Electric Utility Commission recommends purchase of more solar power
Austin has a herculean trial ahead of itself as it tries to reach 65 percent renewable energy by 2027. Thankfully, one new proposed project may make that goal achievable.
Despite making up only 4 percent of the Electric Reliability Council of Texas market, Austin Energy’s renewable energy contribution is noteworthy. With its latest proposed project, the city-owned utility will add another 150 megawatts to the AE solar portfolio and will provide nearly a third of the solar energy available on the ERCOT market.
Seizing the chance to allow Austin to rely on an even bigger proportion of green energy, commissioners at the Dec. 11 Electric Utility Commission meeting unanimously decided to recommend that City Council approve Austin Energy’s newest proposed 15-year solar power purchase agreement.
Not only will this project allow Austin to lead the charge into renewable solar energy for Texas, but it will do so at an annual 1.02 percent savings. Robert Cullick, director of communications and marketing at Austin Energy, told the Austin Monitor, “This is the first time costs are going down slightly.”
Erika Bierschbach, AE’s manager of market operations and risk management, told the commission that when this project goes into operation in 2020, the expected reduction in solar power supply adjustment prices will be “somewhere between $4 (million) to $5 million a year.”
Paul Robbins, a longtime renewable energy advocate, told the Monitor that this decrease in prices should come as no surprise. Scales of economy have steadily been reducing prices since Austin began purchasing solar contracts a decade ago and will only continue to do so. Bierschbach confirmed Robbins’ observation and bolstered his argument when she noted that by purchasing this 15-year contract to begin in 2020 instead of 2019, AE will save an estimated $12.2 million.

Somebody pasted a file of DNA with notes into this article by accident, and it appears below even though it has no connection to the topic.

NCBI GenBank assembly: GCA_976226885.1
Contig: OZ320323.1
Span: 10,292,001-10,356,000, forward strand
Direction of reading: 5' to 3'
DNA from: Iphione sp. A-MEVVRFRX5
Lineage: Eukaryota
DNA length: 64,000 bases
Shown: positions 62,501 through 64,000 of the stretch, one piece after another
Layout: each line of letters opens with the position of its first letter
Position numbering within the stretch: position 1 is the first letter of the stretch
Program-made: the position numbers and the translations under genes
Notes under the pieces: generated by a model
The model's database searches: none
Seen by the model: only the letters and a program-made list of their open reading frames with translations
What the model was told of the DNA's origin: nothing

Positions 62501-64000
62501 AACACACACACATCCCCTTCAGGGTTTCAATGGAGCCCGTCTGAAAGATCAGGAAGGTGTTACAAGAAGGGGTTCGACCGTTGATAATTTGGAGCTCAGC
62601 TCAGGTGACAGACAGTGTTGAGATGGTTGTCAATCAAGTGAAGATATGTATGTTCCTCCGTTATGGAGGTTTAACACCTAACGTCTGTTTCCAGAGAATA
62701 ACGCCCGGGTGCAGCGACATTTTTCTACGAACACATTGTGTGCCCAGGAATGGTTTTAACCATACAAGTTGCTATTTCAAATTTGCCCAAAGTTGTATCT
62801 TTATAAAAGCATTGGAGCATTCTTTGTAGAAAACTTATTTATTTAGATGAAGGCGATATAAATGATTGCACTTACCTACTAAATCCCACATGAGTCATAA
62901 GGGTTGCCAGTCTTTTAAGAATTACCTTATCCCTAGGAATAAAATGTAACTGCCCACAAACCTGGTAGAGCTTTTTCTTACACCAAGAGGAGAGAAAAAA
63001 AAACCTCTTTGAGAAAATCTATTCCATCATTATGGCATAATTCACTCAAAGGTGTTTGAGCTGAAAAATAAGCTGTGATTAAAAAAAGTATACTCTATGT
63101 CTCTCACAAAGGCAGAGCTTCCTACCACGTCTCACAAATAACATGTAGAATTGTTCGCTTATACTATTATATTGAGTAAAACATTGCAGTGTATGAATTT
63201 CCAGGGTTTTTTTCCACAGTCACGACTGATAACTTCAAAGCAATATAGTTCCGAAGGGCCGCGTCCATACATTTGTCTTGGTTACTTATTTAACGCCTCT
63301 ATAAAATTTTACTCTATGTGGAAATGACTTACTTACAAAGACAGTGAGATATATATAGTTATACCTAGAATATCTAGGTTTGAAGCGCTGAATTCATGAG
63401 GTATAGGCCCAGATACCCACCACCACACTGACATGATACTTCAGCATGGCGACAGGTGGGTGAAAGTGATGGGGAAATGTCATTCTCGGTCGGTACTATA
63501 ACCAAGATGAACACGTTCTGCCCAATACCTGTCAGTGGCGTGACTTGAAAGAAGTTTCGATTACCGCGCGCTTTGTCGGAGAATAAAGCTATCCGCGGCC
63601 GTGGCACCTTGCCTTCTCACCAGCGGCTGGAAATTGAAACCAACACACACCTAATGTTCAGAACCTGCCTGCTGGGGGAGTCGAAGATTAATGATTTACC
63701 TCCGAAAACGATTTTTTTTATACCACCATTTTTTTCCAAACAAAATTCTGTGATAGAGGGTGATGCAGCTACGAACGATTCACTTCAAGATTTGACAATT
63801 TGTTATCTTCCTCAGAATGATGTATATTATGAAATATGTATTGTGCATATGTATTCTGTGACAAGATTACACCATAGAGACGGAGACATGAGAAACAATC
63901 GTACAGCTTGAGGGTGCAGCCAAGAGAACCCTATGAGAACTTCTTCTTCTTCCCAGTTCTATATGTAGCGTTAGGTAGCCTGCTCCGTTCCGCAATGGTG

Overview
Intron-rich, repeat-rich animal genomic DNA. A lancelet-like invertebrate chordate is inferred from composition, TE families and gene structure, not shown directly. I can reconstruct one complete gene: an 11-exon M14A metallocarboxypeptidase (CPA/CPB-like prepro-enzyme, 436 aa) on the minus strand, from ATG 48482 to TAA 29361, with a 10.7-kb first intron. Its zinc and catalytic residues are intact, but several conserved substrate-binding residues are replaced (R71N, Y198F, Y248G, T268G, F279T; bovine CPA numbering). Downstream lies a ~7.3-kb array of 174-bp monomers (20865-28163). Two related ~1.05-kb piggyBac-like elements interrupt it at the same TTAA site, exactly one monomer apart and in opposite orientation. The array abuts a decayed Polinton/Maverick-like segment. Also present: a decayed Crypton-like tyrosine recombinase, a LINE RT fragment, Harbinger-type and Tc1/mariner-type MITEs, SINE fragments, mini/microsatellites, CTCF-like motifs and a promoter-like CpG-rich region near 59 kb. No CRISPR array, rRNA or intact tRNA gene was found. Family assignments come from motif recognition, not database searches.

Although no applicant has been selected to take on the solar farm project, the front-runner is a firm called Intersect Power whose location allows for the production of solar energy later in the day as well as provides Austin Energy with an option to increase the facility size by 30 megawatts to total 180 megawatts of energy production.
Having room to increase production is fairly standard in futures contracts. According to Bierschbach, it allows AE to keep a pulse on what is happening to renewable technology and determine if a small increase in production will help Austin compete favorably within the market. When an increase in production proves to be beneficial, Austin Energy will upsize the facility’s capacity.
Commission Chair Karen Hadden found the opportunity for solar production expansion to be an appealing quality and a good reason to approve the project. “It’s good to see there’s an option to do more,” she said.
Council will consider the purchase at today’s meeting.
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Key Players & Topics In This Article
Austin Energy: As a municipally-owned electric utility, Austin Energy is a rarity in the largely deregulated State of Texas. It's annual budget clocks in at over $1 billion. The utility's annual direct transfer of a Council-determined percentage of its revenues offers the city a notable revenue stream.
Electric Utility Commission: The advisory body charged with oversight of Austin Energy, the City of Austin's municipally-owned electric utility.